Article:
Emergency Phone Numbers24-hr Crisis Lines: 855.278.4204 (Santa Clara) | 650.579.0350 (San Mateo) | 415.781.0500 (San Francisco) | 800.273.8255 or Text BAY to 741-741 (National)

CHC Honored with the 2019 Stanford Partnership Award

Read more

Children's Health Council

Suicide Survivors Urge Open Conversations, Awareness Around Mental Health

paloaltoweekly_logo-300px

November 18, 2016, News

Five women whose lives have been intimately, irreversibly touched by youth suicide — two by their own attempts and three by deaths of family members — spoke candidly about their experiences on a panel in Palo Alto Wednesday night, urging others to speak with the same candor about the oft-silenced topics of suicide and mental illness.

“Talking about suicide is what we all need to start doing, and talking about mental health conditions,” said Mary Ojakian, a Palo Alto resident whose son died by suicide as a college student in 2004. “That is where we need to go: understanding and awareness, which is pretty easy to get, for everyone.”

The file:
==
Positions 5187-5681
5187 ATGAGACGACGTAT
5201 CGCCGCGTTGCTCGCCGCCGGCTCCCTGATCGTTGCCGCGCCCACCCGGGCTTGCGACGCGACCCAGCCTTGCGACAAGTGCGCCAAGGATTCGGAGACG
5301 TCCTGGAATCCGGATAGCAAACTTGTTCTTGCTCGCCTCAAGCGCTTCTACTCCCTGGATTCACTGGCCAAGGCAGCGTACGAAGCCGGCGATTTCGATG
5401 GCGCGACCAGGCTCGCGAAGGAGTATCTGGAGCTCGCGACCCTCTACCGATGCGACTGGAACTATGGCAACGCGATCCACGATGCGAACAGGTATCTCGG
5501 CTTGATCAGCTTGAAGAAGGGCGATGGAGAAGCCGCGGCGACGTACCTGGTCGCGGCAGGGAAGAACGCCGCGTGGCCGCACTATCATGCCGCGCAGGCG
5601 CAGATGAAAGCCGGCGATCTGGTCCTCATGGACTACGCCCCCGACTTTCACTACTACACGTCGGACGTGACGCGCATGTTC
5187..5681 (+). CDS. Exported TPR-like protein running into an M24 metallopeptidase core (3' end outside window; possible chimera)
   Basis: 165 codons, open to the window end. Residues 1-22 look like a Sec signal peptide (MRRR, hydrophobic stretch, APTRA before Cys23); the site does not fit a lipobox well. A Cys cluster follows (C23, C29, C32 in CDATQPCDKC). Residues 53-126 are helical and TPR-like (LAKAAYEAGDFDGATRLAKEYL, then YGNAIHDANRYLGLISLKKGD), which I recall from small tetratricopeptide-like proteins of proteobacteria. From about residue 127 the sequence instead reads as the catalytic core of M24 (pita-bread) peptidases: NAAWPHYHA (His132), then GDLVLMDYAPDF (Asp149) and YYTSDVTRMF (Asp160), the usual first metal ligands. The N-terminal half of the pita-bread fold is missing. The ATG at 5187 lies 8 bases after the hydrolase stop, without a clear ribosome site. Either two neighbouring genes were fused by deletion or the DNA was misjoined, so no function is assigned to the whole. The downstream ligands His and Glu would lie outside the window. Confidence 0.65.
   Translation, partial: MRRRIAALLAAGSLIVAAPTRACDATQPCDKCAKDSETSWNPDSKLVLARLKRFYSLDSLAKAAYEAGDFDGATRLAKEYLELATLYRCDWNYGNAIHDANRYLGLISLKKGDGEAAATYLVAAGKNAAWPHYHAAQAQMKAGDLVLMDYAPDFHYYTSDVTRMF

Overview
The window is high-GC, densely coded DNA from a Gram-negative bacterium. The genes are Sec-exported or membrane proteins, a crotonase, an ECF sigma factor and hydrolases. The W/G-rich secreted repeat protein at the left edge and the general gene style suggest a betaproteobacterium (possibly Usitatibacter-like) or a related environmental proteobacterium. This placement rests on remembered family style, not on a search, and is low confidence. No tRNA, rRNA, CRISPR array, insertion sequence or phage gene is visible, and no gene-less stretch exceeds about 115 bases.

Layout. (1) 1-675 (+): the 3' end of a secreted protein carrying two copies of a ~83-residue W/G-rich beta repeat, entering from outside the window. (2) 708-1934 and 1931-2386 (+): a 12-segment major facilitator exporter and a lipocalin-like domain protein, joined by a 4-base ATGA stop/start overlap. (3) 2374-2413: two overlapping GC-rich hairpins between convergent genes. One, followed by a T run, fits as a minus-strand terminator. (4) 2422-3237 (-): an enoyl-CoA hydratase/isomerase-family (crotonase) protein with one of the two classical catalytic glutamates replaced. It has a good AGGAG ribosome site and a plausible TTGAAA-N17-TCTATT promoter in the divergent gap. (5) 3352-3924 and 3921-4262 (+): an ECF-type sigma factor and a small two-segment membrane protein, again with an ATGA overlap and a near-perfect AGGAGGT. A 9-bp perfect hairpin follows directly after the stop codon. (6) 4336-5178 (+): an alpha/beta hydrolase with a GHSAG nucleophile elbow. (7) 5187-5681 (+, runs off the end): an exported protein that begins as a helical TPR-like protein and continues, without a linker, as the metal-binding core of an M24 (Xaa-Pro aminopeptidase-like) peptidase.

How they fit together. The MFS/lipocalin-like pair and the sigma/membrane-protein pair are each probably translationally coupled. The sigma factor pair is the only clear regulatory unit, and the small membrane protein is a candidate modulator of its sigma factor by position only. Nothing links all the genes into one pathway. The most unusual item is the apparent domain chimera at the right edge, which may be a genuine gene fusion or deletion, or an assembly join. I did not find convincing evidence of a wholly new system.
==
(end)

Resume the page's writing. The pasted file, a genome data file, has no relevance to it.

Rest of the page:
The panel featured Ojakian, who along with her husband Vic have become staunch mental-health advocates locally and statewide; Kathleen Blanchard, a Palo Alto resident whose son died by suicide as a Gunn High School student in 2009; Melissa Seligman, a Los Altos resident whose daughter died by suicide as a college student in 2006; Taylor Chiu, a Palo Alto High School graduate who attempted suicide in high school; Julia Tachibana, also a Paly graduate, whose brother died by suicide as a high schooler in 2003; and Robin Fox, a Gavilan College student who attempted suicide at age 15.

The catalyst for the panel was conversations between Ojakian and Ramsey Khasho, director of The Center at CHC, about her lived experience with suicide. He realized, he told an audience Wednesday night, that many others could benefit from hearing from survivors directly in a honest, open conversation.

The event, hosted by Palo Alto nonprofit Children’s Health Council (CHC), aimed to break stigma and increase awareness about these difficult topics. The five women, from an 18 year old to grown adults, have all been spurred to action by their trauma or loss, making it their mission to accomplish both of those goals.

Read the full article here in Palo Alto Weekly online.
Tagged with: , , , , ,
Posted in News